ΦHuman EPCs, HAECsIncreases EPC senescence
Increases HCAEC death via MAPK
Uncouples eNOS and reduces NO production
Increases ROS production
Inhibits angiogenesis
ΣIV injection in miceImpairs aortic endothelium-dependent relaxation
ΦHCAECs, human monocyte cell lineIncreases expression of ICAM-1 and VCAM-1 on HCAECs
Increases monocyte adhesion to endothelial cells via LOX-1
ΦHCAECsTriggers LDL transcytosis via CD-36, SR-A1, SREC-1[43]
ΣIV injection in miceInduces subendothelial LDL accumulation
ΦPeritoneal macrophagesPromotes lipid loading and foam cell formation through SR-A1[11]
ΦHuman CASMCs, human VSMCsIncreases expression of ICAM-1 and VCAM-1 on CASMCs
Increases CASMC proliferation
Increases VSMC proliferation via SR-A1
HDL *ΦBovine aortic endothelial cellsInduces cell apoptosis[11]
ΦHAECsInhibits cell migration and proliferation
Inhibits angiogenesis
ΦHuman monocyte cell lineImpairs cholesterol efflux
Promotes cholesterol accumulation and lipid droplet formation via SR-BI
Type I collagenΦHuman monocytesIncreases monocyte adhesion
Increases MMP-9 production and activation
ΦBiochemical assayInduces local conformational changes in the triple helixImpairs fibrillogenesis[49]
ElastinΣApoE-/- mice fed with cyanate-supplemented waterIncreases aortic elastic fibre stiffness
Increases aortic pulse wave velocity
Mitochondrial proteins *ΦHuman VSMCsPromotes mitochondrial dysfunctions and oxidative stress
Inhibits ENPP1 and reduces PPi production
Increases cell calcification
ΣNephrectomised rats fed with urea-supplemented dietIncreases aorta calcification by suppressing PPi production
UromodulinΦHuman VSMCsImpairs interaction with and trapping of TNF-α and IL-1β
Loses inhibitory effects on osteo-/chondrogenic transdifferentiation
Sortilin *ΦHuman CASMCsPromotes cell calcification by increasing ALPL and RUNX2 expression and TNAP activity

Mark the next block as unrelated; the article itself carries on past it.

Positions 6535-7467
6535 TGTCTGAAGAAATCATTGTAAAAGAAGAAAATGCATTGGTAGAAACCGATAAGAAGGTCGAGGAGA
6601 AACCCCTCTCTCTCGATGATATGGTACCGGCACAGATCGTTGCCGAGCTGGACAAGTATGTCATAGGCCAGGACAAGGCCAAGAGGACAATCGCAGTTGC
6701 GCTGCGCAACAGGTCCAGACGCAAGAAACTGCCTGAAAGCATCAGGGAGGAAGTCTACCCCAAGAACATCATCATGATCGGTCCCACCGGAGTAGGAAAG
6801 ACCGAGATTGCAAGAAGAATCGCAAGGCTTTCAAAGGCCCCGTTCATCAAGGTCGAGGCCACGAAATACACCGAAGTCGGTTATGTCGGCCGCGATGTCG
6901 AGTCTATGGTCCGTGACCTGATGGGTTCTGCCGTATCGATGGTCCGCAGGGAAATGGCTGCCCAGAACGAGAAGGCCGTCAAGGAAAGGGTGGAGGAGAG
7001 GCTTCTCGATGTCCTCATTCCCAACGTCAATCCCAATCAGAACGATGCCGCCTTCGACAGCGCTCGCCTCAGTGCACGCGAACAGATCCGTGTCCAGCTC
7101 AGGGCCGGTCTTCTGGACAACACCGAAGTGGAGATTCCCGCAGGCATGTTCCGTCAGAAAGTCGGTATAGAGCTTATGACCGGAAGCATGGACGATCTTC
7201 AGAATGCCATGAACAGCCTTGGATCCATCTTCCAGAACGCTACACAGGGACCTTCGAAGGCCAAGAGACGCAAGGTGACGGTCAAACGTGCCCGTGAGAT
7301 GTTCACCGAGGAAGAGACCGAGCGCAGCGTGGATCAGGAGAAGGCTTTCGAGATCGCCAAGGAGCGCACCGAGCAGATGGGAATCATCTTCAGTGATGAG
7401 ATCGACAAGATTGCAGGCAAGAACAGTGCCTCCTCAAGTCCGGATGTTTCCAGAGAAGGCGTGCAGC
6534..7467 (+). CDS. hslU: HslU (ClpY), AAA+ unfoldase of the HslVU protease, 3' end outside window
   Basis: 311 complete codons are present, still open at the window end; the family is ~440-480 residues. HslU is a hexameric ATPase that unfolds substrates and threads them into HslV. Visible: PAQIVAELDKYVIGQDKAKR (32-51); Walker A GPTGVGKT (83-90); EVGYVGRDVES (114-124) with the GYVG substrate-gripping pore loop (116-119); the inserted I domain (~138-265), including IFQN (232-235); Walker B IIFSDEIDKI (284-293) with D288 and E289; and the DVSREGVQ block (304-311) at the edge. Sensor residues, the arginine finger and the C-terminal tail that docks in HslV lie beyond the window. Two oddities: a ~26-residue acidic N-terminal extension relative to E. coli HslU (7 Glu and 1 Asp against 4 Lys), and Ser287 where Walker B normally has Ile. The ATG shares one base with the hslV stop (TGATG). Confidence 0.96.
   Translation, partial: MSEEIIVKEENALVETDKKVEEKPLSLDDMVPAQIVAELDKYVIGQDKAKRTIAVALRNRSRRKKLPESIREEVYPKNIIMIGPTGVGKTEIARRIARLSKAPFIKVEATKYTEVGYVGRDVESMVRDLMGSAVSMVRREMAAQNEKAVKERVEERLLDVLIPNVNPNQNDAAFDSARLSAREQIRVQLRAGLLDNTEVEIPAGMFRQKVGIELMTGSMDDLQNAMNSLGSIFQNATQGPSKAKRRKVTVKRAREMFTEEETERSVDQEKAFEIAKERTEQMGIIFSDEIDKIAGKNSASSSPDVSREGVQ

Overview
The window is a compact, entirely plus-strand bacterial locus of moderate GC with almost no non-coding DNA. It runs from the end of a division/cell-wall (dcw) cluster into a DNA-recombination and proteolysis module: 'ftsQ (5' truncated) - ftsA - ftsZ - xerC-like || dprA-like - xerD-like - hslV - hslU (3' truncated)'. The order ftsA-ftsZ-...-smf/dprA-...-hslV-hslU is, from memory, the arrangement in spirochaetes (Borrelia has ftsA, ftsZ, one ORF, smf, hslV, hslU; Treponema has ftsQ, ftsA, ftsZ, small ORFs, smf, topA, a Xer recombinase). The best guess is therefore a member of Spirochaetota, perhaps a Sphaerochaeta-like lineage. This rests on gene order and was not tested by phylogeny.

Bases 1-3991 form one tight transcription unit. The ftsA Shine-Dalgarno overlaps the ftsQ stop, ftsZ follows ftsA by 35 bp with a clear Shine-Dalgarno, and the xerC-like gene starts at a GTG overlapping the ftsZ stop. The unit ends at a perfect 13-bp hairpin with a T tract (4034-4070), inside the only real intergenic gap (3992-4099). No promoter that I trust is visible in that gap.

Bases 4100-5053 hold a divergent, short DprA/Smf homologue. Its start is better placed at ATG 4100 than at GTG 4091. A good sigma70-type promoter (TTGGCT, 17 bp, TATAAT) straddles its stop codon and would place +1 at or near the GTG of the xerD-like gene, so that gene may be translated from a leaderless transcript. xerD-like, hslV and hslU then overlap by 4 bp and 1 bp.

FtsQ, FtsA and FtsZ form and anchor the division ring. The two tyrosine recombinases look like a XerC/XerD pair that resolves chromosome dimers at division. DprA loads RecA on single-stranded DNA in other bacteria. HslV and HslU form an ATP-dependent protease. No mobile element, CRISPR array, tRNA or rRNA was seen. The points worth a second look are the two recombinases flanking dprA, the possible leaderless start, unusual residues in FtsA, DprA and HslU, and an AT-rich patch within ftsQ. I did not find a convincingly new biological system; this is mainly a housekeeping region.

Increases the binding of IL-6, amplifying cell calcification
ΨRat aortaIncreases calcification of aortic rings
Renal Fibrosis
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Albumin *ΣIP injection in AxolotlInduces expression of fibronectin and pro-fibrogenic factors (NF-κB, TGF-β1, PDGF-AB, IL-8, ET-1) in tubular cells[52]
FBS proteinsΦMesangial cellsIncreases cell proliferation
Increases synthesis of collagen I and IV
Type I CollagenΦBiochemical assayIncreases resistance to MMP-1, MMP-8 and MMP-13[54]
Haemostasis dysfunctions
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Fibrinogen *ΦBiochemical assayAlters fibrinogen structure
Interferes with factor XIIIa-mediated fibrin cross-linking and impairs fibrin polymerization
Induces clot resistance to fibrinolysis
Fibrino-peptide AΦPMNsIncreases neutrophil chemotaxis
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EPOΦHuman leukemic cell lineImpairs binding to EPO receptor[56]
ΣSC injections in mice
SC injections in rats
Impairs EPO effect on haemoglobin concentrations and haematocrit[56,57]
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InsulinΦRat hepatocytes, rat adipocytesDecreases binding activity
Decreases glucose oxidation
Free L-Asn *ΦRat adipocytesReduces insulin-sensitive glucose uptake[59]
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IgGΦBiochemical assayImpairs C1q binding to IgG
Inhibits formation of C4b and C3b
ΦLymphoma cell lineDecreases cell lysis
Type I
ΦPMNsInhibits degranulation and ROS release[49]
CASMC: coronary artery smooth muscle cells; eNOS: endothelial nitric oxide synthase; EPC: endothelial progenitor cells; EPO: erythropoietin; HAEC: human aortic endothelial cells; HDL: high-density lipoprotein; IP: intraperitoneal; IV: intravenous; LDL: low-density lipoprotein; MMP: matrix metalloproteinase; PMN: polymorphonuclear neutrophils; PPi: pyrophosphate; ROS: reactive oxygen species; SC: subcutaneous; TNAP: tissue nonspecific alkaline phosphatase; VSMC: vascular smooth muscle cells. Φ In vitro studies; Ψ ex vivo studies; Σ in vivo studies; * carbamylated compounds found in patients with CKD [21,26,40,45,51,55,59,61,62].
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Gorisse, L.; Jaisson, S.; Piétrement, C.; Gillery, P. Carbamylated Proteins in Renal Disease: Aggravating Factors or Just Biomarkers? Int. J. Mol. Sci. 2022, 23, 574.

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Gorisse L, Jaisson S, Piétrement C, Gillery P. Carbamylated Proteins in Renal Disease: Aggravating Factors or Just Biomarkers? International Journal of Molecular Sciences. 2022; 23(1):574.

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Gorisse, Laëtitia, Stéphane Jaisson, Christine Piétrement, and Philippe Gillery. 2022. "Carbamylated Proteins in Renal Disease: Aggravating Factors or Just Biomarkers?" International Journal of Molecular Sciences 23, no. 1: 574.